John Yoo’s Constitution is unlike any other I have ever seen. It seems to consist of one clause: appointing the President as commander-in-chief. The rest of the Constitution was apparently printed in disappearing ink.
We need to know how the memo was used. Bradbury suggests it was not much relied upon; I don’t believe that for a second. Moreover Bradbury’s decision to wait to the very end before repealing it suggests that someone in the Bush hierarchy was keen on having it.
It’s pretty clear that it served several purposes. Clearly it was designed to authorize sweeping warrantless surveillance by military agencies such as the Defense Intelligence Agency and the National Security Agency. Using special new surveillance programs that required the collaboration of telecommunications and Internet service providers, these agencies were sweeping through the emails, IMs, faxes, and phone calls of tens of millions of Americans. Clearly such unlawful surveillance occurred. But the language of the memos suggest that much more was afoot, including the deployment of military units and military police powers on American soil. These memos suggest that John Yoo found a way to treat the Posse Comitatus Act as suspended.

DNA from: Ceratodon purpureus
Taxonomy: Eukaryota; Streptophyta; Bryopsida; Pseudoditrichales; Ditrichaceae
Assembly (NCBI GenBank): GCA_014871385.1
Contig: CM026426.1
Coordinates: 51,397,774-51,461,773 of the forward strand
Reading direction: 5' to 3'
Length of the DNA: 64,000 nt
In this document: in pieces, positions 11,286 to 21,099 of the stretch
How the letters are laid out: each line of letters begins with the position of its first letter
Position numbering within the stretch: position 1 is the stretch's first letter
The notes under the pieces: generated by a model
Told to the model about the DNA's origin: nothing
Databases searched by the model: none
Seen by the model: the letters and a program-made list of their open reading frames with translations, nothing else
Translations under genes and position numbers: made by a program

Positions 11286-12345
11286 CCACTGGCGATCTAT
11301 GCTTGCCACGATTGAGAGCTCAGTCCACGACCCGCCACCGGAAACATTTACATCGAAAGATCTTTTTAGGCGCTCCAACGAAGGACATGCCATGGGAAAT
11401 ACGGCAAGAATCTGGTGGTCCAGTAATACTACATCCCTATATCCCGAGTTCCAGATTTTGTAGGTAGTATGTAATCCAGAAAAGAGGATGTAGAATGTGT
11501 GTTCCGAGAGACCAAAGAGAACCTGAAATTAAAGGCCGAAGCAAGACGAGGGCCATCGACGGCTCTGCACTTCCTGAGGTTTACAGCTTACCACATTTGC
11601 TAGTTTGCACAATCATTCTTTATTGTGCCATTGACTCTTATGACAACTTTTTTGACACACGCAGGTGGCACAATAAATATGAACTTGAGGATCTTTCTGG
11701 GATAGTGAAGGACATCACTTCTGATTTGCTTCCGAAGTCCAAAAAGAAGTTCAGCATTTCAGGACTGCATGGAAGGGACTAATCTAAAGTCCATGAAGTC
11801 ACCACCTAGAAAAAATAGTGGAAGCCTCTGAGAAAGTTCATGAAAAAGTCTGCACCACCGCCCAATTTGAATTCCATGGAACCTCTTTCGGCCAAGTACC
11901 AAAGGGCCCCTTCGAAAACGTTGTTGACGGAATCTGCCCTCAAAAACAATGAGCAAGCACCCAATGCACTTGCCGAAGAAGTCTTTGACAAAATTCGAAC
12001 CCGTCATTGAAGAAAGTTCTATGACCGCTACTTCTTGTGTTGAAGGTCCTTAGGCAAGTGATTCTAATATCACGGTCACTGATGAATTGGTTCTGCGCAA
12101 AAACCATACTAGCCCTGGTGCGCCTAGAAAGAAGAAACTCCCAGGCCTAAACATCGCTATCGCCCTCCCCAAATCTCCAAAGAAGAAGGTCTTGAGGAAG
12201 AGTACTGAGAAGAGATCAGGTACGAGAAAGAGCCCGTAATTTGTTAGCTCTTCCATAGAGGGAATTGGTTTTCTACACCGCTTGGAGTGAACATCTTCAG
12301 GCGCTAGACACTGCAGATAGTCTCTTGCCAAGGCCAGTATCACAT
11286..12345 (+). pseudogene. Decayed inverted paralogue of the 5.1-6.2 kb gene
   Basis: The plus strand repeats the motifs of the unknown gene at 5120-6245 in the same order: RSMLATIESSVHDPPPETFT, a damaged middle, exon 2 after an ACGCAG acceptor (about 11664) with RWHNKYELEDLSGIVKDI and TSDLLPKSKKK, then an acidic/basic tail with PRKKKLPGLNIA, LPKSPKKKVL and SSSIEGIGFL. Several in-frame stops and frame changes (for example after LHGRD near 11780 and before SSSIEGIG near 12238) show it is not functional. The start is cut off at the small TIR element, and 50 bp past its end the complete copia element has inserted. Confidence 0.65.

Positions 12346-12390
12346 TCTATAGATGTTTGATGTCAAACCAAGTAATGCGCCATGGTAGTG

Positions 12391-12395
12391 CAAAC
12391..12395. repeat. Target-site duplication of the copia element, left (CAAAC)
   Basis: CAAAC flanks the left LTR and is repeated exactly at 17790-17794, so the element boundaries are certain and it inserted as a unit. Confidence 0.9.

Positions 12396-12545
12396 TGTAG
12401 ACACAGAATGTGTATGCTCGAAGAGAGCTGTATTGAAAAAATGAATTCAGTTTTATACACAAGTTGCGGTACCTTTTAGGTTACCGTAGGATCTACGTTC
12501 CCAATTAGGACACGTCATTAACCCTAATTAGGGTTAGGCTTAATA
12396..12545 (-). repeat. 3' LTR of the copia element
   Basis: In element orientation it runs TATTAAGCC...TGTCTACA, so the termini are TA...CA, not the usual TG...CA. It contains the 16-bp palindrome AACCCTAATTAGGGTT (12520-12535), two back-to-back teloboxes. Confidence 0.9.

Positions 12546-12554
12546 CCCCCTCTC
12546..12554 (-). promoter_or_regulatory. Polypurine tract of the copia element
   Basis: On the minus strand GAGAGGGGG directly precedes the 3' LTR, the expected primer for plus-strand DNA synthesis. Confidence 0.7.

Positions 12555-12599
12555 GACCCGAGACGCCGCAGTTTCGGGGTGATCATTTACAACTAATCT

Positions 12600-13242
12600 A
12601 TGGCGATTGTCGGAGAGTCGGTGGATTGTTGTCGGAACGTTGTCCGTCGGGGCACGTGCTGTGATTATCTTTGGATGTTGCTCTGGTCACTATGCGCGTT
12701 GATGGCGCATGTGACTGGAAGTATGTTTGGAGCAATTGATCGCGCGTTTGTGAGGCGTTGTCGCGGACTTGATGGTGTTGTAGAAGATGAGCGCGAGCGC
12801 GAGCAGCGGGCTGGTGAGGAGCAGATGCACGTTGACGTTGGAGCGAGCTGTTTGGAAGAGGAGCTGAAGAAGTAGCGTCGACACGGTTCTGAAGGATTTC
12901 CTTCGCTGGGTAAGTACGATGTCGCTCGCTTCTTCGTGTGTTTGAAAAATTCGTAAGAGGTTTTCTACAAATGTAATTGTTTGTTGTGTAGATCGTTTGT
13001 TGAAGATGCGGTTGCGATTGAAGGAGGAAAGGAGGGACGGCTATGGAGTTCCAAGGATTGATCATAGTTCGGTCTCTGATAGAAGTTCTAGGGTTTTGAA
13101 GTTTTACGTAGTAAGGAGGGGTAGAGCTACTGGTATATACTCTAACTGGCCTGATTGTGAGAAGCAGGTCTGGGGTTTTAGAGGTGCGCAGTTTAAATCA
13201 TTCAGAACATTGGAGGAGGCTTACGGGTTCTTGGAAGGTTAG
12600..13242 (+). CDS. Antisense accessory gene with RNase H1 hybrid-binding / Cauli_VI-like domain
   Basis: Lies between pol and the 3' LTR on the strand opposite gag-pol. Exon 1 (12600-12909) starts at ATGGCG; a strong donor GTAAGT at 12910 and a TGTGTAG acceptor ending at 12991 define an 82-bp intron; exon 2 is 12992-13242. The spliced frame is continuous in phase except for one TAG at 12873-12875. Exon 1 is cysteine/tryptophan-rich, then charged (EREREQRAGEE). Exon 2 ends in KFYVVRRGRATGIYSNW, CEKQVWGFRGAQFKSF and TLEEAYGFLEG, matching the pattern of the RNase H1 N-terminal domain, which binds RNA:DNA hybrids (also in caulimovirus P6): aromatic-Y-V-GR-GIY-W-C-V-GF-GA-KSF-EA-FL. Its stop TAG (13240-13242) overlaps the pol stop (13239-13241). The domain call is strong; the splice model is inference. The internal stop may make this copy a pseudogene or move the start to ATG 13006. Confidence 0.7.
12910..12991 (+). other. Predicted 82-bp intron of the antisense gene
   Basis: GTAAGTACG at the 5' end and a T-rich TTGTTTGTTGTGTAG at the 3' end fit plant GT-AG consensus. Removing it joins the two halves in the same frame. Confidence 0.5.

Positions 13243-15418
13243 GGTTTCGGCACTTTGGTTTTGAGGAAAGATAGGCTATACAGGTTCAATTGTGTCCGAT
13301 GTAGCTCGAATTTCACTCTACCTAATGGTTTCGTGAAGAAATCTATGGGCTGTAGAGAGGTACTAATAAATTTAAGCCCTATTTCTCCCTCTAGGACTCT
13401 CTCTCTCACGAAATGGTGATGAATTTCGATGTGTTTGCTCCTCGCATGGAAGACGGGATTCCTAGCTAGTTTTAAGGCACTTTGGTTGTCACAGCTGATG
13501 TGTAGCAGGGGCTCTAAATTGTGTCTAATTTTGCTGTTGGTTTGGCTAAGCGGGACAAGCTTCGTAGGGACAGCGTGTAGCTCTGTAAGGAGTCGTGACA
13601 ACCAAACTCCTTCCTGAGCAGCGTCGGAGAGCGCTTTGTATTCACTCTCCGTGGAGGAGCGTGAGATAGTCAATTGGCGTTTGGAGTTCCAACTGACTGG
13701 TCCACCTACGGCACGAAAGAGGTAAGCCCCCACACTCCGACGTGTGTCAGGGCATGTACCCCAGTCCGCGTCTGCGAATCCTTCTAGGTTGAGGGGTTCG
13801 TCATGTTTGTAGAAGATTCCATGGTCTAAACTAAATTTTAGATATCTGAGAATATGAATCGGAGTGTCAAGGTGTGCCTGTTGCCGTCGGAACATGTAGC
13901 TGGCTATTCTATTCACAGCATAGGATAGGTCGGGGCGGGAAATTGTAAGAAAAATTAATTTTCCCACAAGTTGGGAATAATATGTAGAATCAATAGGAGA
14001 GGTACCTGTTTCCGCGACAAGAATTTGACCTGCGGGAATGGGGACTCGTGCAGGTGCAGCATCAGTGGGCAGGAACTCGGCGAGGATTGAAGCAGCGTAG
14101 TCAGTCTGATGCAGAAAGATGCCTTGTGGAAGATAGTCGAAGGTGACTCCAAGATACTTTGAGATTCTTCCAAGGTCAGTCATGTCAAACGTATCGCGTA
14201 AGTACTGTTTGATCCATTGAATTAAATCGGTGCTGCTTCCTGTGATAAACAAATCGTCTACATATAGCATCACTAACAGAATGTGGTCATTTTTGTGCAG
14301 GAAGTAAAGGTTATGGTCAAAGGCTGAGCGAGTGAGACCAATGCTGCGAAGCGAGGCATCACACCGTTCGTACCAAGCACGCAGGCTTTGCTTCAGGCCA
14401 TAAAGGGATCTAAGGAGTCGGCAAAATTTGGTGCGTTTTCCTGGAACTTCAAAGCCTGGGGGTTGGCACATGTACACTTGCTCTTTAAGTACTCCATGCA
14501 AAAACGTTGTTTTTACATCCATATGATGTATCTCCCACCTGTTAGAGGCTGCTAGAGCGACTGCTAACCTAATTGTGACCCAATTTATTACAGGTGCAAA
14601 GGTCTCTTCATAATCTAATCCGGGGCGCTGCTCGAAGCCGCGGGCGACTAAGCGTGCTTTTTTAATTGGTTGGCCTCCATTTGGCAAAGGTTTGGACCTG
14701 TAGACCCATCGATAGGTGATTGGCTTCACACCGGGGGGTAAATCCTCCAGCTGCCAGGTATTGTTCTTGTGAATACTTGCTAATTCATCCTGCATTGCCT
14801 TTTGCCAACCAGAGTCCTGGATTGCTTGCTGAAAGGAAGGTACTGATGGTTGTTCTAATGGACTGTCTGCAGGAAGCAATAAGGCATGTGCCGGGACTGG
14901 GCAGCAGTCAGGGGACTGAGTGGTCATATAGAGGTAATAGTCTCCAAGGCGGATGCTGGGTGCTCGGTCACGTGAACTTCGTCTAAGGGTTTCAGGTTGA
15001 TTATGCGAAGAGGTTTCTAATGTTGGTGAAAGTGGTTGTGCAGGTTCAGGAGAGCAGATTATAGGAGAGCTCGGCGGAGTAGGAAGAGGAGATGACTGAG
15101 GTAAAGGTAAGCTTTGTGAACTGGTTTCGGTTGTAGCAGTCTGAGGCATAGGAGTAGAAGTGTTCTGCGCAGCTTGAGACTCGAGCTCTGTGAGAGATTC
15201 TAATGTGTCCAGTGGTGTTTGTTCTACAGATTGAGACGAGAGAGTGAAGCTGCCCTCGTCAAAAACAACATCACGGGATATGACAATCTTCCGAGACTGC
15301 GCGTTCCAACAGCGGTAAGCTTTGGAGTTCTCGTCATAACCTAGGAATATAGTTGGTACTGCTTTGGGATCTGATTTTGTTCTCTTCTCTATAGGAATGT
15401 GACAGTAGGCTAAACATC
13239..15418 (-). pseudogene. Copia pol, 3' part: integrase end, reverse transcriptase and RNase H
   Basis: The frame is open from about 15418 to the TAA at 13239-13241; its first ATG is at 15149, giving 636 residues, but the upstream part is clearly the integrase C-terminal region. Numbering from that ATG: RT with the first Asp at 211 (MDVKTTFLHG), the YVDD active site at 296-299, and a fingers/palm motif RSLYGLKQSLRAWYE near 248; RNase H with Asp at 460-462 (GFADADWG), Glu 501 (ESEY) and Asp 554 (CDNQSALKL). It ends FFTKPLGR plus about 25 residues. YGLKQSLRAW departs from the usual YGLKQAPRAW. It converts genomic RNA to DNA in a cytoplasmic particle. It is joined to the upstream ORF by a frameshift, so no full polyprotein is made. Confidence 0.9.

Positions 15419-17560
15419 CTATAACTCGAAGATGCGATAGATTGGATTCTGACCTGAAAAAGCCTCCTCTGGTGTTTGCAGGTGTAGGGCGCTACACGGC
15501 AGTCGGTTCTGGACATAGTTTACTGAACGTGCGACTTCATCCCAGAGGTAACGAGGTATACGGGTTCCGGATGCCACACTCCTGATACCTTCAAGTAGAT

These memos gave the President the ability to authorize the torture of persons held at secret overseas sites. And they dealt in great detail with the plight of Jose Padilla, an American citizen seized at O’Hare Airport. Padilla was accused of being involved in a plot to make and detonate a “dirty bomb,” but at trial it turned out that the Bush Administration had no evidence to stand behind its sensational accusations. Evidently it was just fine to hold Padilla incommunicado, deny him access to counsel and torture him–in the view of the Bush OLC lawyers, that is.
Among these memos was one for the files from Steven Bradbury, whom the Senate refused to confirm to run OLC, but who continued as a squatter in the position through the end of the Bush Administration. In his memo, the self-styled OLC head rejected a series of John Yoo-authored memos, noting the painfully obvious reasons why they were incorrect (for instance, Yoo’s penchant for misquoting the Constitution). He did this on January 15, 2009—as he was clearing his desk and preparing to hunt for a new job. So why did he leave the ridiculous Yoo memos in place until the last possible second? Michael Isikoff furnishes a very plausible analysis on MSNBC: